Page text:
I have been quite excited about this exhibition ever since getting a sneak preview of Sophia Hewson’s newest painting at Lindberg’s previous opening. It is quite the show stopper!
Sophia shares this exhibition with fellow VCA graduate Mia Salsjo, called Dy Dykranore. It took me while to figure out what this name meant, but after some serious googling, I found enough clues to work out that it is Albanian for “two two-headed eagles”. The symbol of the two-headed eagle appears on the flag and coat of arms of Albania; a symbol that dates back for millennia and used heavily by the Byzantine Empire. The symbol continues to be used today in heraldry, appearing in many coats of arms of countries situated around South Eastern Europe. It doesn’t appear to symbolise anything specific but it represents a balance of power of the opposites, of East and West, of the religious and the secular, the spiritual and the temporal. “Two two-headed eagles” probably, then, refers to the two artists, Hewson and Salsjo.
What struck me immediately upon entering the gallery was how dark it was, lit only by the spotlights that shone on the artworks, creating quite a dramatic ambience. Sophia and Mia’s works occupied one half of the gallery each and each artist presented three works.
Mia’s sculptures are quite captivating. Two long poles are propped against the wall with a large fabric in the middle connecting the two, like a stretcher. It is hard to tell from the blurry photo (our poor little point and shoot camera couldn’t handle the lack of lighting!) but embedded in the fabric were little simplistic almost child-like drawings of creatures that resemble humans and animals. Propped on the opposite wall was a black version of this. Maybe this black and white theme has something to do with the balance of power of the opposites, as represented by the dykrenore?
On the adjacent wall hung a Moleskine sketchbook with an excellent drawing by Mia. Surreal and subconscious in nature, it shows similar creatures that feature in her sculptures occupying a strange land. Is that Munch’s The Scream motif on the right page or is it a ghost? Coupled with the addition of the rosary beads dangling from the top, which I particularly like, they created this tension of heaven and hell, of damnation and salvation, of dystopia and utopia. I walked up to the Moleskine and was very tempted to turn the pages to see more of these intriguing drawings. I have a Moleskine just like this, except it is filled with sketches of the people and places I see when I’m out and about. Mia’s one has really inspired me to just let loose and draw crazy things from imagination and my subconscious, at least every now and then!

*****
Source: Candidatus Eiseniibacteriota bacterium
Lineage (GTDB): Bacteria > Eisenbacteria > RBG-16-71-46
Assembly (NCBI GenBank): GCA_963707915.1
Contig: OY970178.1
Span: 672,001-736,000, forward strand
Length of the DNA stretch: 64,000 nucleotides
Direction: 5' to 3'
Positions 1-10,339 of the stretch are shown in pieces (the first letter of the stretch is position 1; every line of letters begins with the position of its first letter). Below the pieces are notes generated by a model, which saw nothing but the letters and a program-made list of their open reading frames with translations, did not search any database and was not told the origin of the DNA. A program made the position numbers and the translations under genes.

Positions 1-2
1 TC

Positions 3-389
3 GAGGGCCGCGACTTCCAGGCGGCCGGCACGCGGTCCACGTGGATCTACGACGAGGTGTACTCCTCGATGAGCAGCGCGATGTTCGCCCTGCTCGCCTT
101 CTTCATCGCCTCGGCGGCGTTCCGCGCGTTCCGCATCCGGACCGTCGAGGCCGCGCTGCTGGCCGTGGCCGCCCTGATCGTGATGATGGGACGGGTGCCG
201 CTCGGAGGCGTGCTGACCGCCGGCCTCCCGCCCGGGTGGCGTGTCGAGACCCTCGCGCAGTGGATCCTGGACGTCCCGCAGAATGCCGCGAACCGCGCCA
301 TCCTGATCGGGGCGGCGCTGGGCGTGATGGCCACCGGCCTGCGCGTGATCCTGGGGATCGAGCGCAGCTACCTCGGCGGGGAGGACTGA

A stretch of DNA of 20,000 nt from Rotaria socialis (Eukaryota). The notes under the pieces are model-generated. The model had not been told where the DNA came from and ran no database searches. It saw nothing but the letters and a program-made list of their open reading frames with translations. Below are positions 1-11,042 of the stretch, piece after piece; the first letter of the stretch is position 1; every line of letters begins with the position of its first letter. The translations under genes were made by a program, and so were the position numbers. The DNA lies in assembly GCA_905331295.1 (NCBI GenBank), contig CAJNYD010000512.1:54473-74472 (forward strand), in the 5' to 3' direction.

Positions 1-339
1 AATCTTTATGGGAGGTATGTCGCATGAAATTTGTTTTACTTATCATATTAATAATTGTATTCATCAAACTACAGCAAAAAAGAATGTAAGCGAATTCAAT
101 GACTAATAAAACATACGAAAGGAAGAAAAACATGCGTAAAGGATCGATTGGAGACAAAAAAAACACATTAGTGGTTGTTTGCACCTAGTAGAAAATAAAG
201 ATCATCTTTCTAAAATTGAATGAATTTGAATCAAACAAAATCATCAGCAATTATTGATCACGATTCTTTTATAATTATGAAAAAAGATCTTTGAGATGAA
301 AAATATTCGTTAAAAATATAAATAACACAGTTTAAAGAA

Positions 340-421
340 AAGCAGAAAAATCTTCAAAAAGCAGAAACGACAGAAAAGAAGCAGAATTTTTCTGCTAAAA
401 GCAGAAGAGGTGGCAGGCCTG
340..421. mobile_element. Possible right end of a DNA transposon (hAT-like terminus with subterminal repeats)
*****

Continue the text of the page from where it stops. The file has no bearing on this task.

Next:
Sophia’s work on the other half of the gallery consisted of an amazing ice sculpture and two large-scale resin-coated paintings of men in loincloths. The ice sculpture, called I’m the unmanifested, looks like a donkey that’s calling out, standing on its hind legs, almost like it is humping something. Embedded in the ice sculpture is the spine of a kangaroo. I absolutely loved this sculpture. It is dignified, cute and creepy at the same time. Magnificent.
On the walls surrounding the ice sculpture are Sophia’s two paintings of Christian religious themes. Untitled shows a man suspended in the pose of Christ on the crucifix. This painting is large enough to be an altarpiece. The man of blonde platinum hair has the look of desperation, sadness, and confusion as he stares hopefully into the heavens for signs of salvation. Dripping from the man’s arms, feet and chest is a white milky liquid. Ali and I debated if this was sperm. What else could it be though?
The work encourages many ways of reading. Initially I thought perhaps the modern day man was being crucified for leading a life of hedonism and heathendom. The sperm, the reddish eyes and patchy skin around the face, are suggestive of religiously unacceptable sexual activity and drug taking. Later, I was also reading it as a man who was offering himself up to God for salvation. About having lost God and trying to find God. In any way, I don’t believe the work is critical of ‘unacceptable’ lifestyles. It is almost hinting at the absurdity of religion’s damning of such lifestyle activities, activities that have absolutely nothing to do with whether a person is “good”. The imaginary crucifix could also symbolise the man-made nature of religion. Is it just as imaginary?
The work hanging next to this crucifix painting is one that is called Many bodies of the saints which slept arose. This phrase comes from Matthew 27:52, which refers to the first people to be resurrected after Jesus’ own resurrection. After the resurrection they, like the saviour, are ascended to heaven. The man in this painting could be depicted as ascending to heaven. It is quite odd that he is ascending by his feet though. Notice also the man appears to be clean compared to the crucified man.
Sophia’s paintings are flawlessly executed and littered with signs and obvious themes for us to latch on to yet at the same time they are extremely open ended, with many questions left unanswered. Definitely worthwhile going to this exhibition to see the work yourself and draw your own meaning.